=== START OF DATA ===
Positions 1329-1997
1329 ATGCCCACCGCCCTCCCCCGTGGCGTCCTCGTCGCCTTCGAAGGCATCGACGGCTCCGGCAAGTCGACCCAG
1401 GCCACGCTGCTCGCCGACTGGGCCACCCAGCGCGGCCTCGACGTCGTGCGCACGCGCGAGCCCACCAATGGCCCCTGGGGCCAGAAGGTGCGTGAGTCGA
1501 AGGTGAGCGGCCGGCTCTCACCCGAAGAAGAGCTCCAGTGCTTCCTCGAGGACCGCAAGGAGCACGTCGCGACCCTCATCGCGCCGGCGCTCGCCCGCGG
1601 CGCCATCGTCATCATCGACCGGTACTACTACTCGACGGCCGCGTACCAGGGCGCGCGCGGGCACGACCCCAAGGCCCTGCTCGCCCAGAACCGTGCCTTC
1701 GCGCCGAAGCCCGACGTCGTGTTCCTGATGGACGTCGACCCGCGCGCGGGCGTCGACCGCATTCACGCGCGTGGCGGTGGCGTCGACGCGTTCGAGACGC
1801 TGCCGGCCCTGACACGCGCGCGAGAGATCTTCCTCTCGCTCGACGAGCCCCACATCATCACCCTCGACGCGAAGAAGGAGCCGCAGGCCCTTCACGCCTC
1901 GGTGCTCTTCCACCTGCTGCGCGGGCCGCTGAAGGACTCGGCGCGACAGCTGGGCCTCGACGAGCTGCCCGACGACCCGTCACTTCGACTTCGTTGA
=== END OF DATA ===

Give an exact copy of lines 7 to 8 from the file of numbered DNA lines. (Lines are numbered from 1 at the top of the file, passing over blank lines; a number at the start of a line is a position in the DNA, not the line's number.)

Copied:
1801 TGCCGGCCCTGACACGCGCGCGAGAGATCTTCCTCTCGCTCGACGAGCCCCACATCATCACCCTCGACGCGAAGAAGGAGCCGCAGGCCCTTCACGCCTC
1901 GGTGCTCTTCCACCTGCTGCGCGGGCCGCTGAAGGACTCGGCGCGACAGCTGGGCCTCGACGAGCTGCCCGACGACCCGTCACTTCGACTTCGTTGA